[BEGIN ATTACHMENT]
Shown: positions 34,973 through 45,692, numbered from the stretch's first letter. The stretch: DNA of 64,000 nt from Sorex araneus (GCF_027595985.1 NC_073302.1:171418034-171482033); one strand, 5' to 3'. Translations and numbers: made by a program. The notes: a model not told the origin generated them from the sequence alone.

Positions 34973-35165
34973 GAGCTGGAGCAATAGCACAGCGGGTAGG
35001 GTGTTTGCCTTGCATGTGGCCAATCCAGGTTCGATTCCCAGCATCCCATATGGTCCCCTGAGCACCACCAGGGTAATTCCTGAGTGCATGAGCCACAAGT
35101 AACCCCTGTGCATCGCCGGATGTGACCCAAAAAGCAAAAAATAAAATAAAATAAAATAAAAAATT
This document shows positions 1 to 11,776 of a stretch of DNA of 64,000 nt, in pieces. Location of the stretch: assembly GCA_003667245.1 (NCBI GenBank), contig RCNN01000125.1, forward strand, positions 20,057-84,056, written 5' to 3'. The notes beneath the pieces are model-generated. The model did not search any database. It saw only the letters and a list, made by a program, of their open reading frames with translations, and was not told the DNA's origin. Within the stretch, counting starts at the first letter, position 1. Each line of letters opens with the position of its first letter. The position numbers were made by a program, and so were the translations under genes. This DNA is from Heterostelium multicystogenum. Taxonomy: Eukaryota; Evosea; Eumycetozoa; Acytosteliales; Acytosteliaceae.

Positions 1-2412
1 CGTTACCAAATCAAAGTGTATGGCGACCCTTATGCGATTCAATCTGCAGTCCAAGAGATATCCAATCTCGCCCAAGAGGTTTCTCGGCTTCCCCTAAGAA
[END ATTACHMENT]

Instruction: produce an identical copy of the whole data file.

Shown: positions 34,973 through 45,692, numbered from the stretch's first letter. The stretch: DNA of 64,000 nt from Sorex araneus (GCF_027595985.1 NC_073302.1:171418034-171482033); one strand, 5' to 3'. Translations and numbers: made by a program. The notes: a model not told the origin generated them from the sequence alone.

Positions 34973-35165
34973 GAGCTGGAGCAATAGCACAGCGGGTAGG
35001 GTGTTTGCCTTGCATGTGGCCAATCCAGGTTCGATTCCCAGCATCCCATATGGTCCCCTGAGCACCACCAGGGTAATTCCTGAGTGCATGAGCCACAAGT
35101 AACCCCTGTGCATCGCCGGATGTGACCCAAAAAGCAAAAAATAAAATAAAATAAAATAAAAAATT
This document shows positions 1 to 11,776 of a stretch of DNA of 64,000 nt, in pieces. Location of the stretch: assembly GCA_003667245.1 (NCBI GenBank), contig RCNN01000125.1, forward strand, positions 20,057-84,056, written 5' to 3'. The notes beneath the pieces are model-generated. The model did not search any database. It saw only the letters and a list, made by a program, of their open reading frames with translations, and was not told the DNA's origin. Within the stretch, counting starts at the first letter, position 1. Each line of letters opens with the position of its first letter. The position numbers were made by a program, and so were the translations under genes. This DNA is from Heterostelium multicystogenum. Taxonomy: Eukaryota; Evosea; Eumycetozoa; Acytosteliales; Acytosteliaceae.

Positions 1-2412
1 CGTTACCAAATCAAAGTGTATGGCGACCCTTATGCGATTCAATCTGCAGTCCAAGAGATATCCAATCTCGCCCAAGAGGTTTCTCGGCTTCCCCTAAGAA